“I was generally very impressed by the STs. They might not pack the brand status of some of their rivals, but costing slightly less than most and performing as well as many other options, I can see the STs going down a treat in the New Year.”

Expect to pay around £200 per set, with the following sizes available: Front 120/60/17; 120/70/17 Rear 160/60/17; 180/55/17; 190/50/17; 190/55/17.

Rudy

The word from the top

Bruce Wilson spoke exclusively to Rudy Versteeg, an ex-Grand Prix level motocross racer and the Managing Director of Maxxis Europe’s Tech Centre…

MSL: How have you improved the tyre’s carcass?

Rudy Verseeg: “We’ve bettered the structure of the tyre in many ways. Feedback on our old products made us realise that some people wanted a stronger tyre wall; especially those on hard-braking sports bikes or heavy tourers. To improve this area, we’ve introduced an all-new sidewall design, which is taller and stiffer than before. Inside the wall is a special V-shaped piece of rubber, which gives the area of the tyre its strength. We lengthened this and have introduced a much harder compound of material. The result of which has given us a tougher side to the tyre, which aids stability.

“Another major change we’ve made to the carcass is the fitment of a spiral steel belt in the front tyre. We’ve previously used this technology in our rear tyres, but up until now our manufacturing machines weren’t able to produce the technology for our fronts. Instead, they were made of a cross-ply Kevlar-belt design, which was susceptible to compression, hindering stability. The challenge with the front tyre was achieving the necessary tightness of spiral steel belt, for which a specialist company produced a one-off machine for us to accomplish our goal.”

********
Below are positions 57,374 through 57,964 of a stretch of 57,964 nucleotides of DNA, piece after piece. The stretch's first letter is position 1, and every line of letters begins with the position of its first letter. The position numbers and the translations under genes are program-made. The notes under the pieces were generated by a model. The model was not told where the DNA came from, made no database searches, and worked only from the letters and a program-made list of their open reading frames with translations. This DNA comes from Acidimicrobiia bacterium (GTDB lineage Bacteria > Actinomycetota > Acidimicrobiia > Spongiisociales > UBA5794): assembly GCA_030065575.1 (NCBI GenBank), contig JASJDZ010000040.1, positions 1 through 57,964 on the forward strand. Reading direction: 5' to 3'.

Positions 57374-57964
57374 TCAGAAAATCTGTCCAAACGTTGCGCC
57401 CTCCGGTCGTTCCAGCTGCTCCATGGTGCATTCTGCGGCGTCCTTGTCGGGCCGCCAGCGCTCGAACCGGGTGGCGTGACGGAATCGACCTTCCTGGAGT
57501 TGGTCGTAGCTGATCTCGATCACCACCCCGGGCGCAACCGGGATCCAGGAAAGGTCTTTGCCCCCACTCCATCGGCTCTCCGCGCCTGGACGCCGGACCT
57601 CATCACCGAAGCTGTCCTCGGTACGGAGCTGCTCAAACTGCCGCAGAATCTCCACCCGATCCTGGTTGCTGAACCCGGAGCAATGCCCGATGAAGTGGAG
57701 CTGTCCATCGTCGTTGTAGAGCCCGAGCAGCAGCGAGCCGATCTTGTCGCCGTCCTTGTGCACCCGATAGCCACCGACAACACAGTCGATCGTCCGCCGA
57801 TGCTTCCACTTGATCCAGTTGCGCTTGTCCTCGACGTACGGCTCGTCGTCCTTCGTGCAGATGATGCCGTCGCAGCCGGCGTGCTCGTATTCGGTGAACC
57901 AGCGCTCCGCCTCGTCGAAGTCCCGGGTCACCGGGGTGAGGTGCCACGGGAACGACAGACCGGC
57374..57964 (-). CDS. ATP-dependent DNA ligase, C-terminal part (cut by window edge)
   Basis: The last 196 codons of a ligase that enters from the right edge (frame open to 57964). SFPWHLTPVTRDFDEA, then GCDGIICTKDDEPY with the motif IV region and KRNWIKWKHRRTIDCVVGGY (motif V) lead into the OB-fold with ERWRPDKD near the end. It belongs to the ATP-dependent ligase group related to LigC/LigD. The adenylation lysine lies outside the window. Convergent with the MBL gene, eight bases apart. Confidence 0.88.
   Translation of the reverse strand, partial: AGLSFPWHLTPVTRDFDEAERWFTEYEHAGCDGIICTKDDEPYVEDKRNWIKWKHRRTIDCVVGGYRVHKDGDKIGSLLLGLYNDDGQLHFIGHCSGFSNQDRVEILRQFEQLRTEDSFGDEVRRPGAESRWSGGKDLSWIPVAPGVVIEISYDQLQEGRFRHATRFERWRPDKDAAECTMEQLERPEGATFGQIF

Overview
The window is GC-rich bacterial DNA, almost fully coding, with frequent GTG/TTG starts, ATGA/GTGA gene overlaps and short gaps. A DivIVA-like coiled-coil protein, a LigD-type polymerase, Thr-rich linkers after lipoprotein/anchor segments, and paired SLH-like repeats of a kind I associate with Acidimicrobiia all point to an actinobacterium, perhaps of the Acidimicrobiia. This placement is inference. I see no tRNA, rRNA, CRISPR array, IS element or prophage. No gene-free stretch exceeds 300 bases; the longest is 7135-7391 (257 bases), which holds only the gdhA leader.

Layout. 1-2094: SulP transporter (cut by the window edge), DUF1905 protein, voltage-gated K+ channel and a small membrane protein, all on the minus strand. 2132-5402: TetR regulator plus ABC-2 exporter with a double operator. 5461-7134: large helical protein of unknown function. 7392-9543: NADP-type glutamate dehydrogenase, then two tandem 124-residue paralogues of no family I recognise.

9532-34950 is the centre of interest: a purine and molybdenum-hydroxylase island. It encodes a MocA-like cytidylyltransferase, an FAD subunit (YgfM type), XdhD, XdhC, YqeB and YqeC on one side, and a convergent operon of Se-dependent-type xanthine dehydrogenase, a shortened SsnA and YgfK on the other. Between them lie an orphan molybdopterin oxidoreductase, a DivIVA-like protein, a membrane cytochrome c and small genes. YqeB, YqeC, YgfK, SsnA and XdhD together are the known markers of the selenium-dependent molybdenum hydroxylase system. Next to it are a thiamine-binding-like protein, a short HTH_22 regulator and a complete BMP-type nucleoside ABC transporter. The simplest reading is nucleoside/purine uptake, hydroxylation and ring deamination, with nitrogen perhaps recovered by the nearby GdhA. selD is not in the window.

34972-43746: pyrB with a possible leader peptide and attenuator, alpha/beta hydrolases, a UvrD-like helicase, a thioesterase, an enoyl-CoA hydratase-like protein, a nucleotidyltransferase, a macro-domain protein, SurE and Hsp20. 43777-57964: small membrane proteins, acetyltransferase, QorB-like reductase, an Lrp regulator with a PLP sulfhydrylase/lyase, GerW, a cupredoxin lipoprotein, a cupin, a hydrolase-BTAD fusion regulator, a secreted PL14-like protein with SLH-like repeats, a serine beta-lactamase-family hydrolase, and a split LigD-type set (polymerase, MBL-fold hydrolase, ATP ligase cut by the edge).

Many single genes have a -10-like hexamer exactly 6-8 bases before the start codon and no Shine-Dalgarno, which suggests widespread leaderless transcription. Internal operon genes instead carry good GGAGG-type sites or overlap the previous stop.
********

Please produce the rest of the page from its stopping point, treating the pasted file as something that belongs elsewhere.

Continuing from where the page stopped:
MSL: What’s so special about the new tread pattern?

RV” “We really wanted to improve the stability and the wet weather performance of the product. We began experimenting with a number of different tread designs at the beginning of the ST’s development, eventually settling on what we have dubbed the ‘Lightening’ profile – shaped as the name suggests. It has been crafted in such a way, and positioned in a specific direction, to remove water better than ever before. The new design of tread pattern has had a drastic improvement on wet adhesion, being aided by sipes which help to cut the tyre into the ground and improve grip in the wet. The tread does not extend all the way over the shoulder of the tyres because it would have compromised stability.”

MSL: What are the advantages of the new compound?

RV: “In the tyre industry there are three major areas of concern; wet grip, durability and rolling resistance. We call these three focuses the magic triangle. It’s easy to improve one, but it normally comes at the compromise of the other qualities. For the first time ever at Maxxis, we’ve managed to improve all three with the ST’s compound. It features fifth generation synthetic rubber, which has been mixed differently to anything we’ve produced before, and benefits from lower heat generation qualities. The mixture sees a greater percentage of silica, to improve wet weather grip, but there has been no detriment to the longevity or grip levels of the compound. During lab testing, we saw a 15-20% improvement on the wear rate, achieving 9000 miles of usage from a rear tyre. The structure of the tyre and the new profiles have helped significantly with the durability of the STs.”